This conclusion is wrong if taken too literally. Surely a belief in evolution (for example) will interfere with a person’s freedom to believe that the earth was created 6000 years ago – and rightly so. Still, Masood does well to remind us that dictatorial rule does not help the cause of science, even if the dictator is pro-science. This book also reminds us of another easy-to-forget truth: for most of its history, Islamic science flourished alongside the teachings of Muhammad, not in spite of them – and sometimes, as for medicine, it flourished because of those teachings.
Science and Islam has some gaps. Sometimes Masood left me hanging after skipping past what seemed to be key achievements in Islamic science. One is the passage quoted at the top of this review, which summarises not just evolution but also a mechanism for evolution that resembles evolution by inherited characteristics; another is the controlled clinical trial conducted by the medic al-Razi to test the theory of bloodletting. Clinical trials and evolution are such monuments of modern science that I expected Masood to say more about their role in Islamic science. Also, Islamic science from 1300 to 1800 gets little attention – which is fine for such a small book, but Masood does not explain the omission.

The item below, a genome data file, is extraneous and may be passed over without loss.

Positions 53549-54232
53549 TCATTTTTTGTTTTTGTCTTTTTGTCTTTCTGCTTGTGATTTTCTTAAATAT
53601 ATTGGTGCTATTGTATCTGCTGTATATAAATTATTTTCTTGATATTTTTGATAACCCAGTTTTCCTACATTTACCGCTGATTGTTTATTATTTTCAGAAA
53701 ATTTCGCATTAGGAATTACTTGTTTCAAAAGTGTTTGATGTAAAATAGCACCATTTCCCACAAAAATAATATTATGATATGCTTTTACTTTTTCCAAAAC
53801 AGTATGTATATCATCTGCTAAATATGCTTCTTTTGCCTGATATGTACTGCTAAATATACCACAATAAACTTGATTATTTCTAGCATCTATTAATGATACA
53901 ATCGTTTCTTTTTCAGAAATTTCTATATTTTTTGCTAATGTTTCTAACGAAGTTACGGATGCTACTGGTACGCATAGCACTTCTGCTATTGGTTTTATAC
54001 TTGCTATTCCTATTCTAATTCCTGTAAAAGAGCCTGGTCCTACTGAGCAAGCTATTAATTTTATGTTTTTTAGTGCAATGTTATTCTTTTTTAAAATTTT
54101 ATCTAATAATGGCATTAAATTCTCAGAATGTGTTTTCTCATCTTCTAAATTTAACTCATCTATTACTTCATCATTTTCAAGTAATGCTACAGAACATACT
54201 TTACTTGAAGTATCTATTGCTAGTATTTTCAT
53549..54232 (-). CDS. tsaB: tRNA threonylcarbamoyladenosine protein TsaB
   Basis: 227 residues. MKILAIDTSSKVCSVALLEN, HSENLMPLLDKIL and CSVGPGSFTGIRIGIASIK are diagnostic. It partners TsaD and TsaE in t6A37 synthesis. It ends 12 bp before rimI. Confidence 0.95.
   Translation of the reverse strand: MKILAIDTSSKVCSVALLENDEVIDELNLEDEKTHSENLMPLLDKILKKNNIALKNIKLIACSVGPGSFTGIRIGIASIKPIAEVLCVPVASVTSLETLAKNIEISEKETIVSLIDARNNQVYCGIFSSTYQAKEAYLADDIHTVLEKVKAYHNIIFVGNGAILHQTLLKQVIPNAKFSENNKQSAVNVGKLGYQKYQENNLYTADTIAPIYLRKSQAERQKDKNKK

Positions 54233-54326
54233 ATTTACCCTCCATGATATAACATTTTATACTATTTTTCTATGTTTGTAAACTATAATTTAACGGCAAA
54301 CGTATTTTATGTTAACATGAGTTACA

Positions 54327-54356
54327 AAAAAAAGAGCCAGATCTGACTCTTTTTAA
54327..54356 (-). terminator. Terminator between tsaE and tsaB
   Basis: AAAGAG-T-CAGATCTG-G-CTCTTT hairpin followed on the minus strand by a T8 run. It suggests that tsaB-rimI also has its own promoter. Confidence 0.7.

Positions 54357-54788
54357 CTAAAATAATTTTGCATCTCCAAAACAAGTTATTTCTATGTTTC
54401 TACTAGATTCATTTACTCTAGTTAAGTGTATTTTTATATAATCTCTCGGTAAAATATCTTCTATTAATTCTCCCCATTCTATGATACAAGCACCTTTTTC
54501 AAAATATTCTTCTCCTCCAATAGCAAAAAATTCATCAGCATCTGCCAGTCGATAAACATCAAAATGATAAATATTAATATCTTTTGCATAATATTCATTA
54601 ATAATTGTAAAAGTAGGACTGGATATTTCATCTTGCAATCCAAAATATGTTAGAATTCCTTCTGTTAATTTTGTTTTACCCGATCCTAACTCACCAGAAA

Topics that require equations or diagrams are not well-covered. When it comes to Islamic optics Masood gives 4 pages to theories of sight – which are easy to describe qualitatively – and only 2 paragraphs to refraction, reflection, and other theories of how light travels. The chapter on number gives a good survey of Islamic mathematicians but is light on algebra, perhaps their most important contribution in this field. A diagram or two in the chapter on astronomy may have clarified concepts such as the “Tusi couple”, a mathematical tool for simplifying Ptolemy’s model of the heavens. However, in place of technical detail the book has up-to-date scholarship, an asset for understanding the Islamic influence on Copernicus, the water clocks of al-Jazari, and numerous other topics.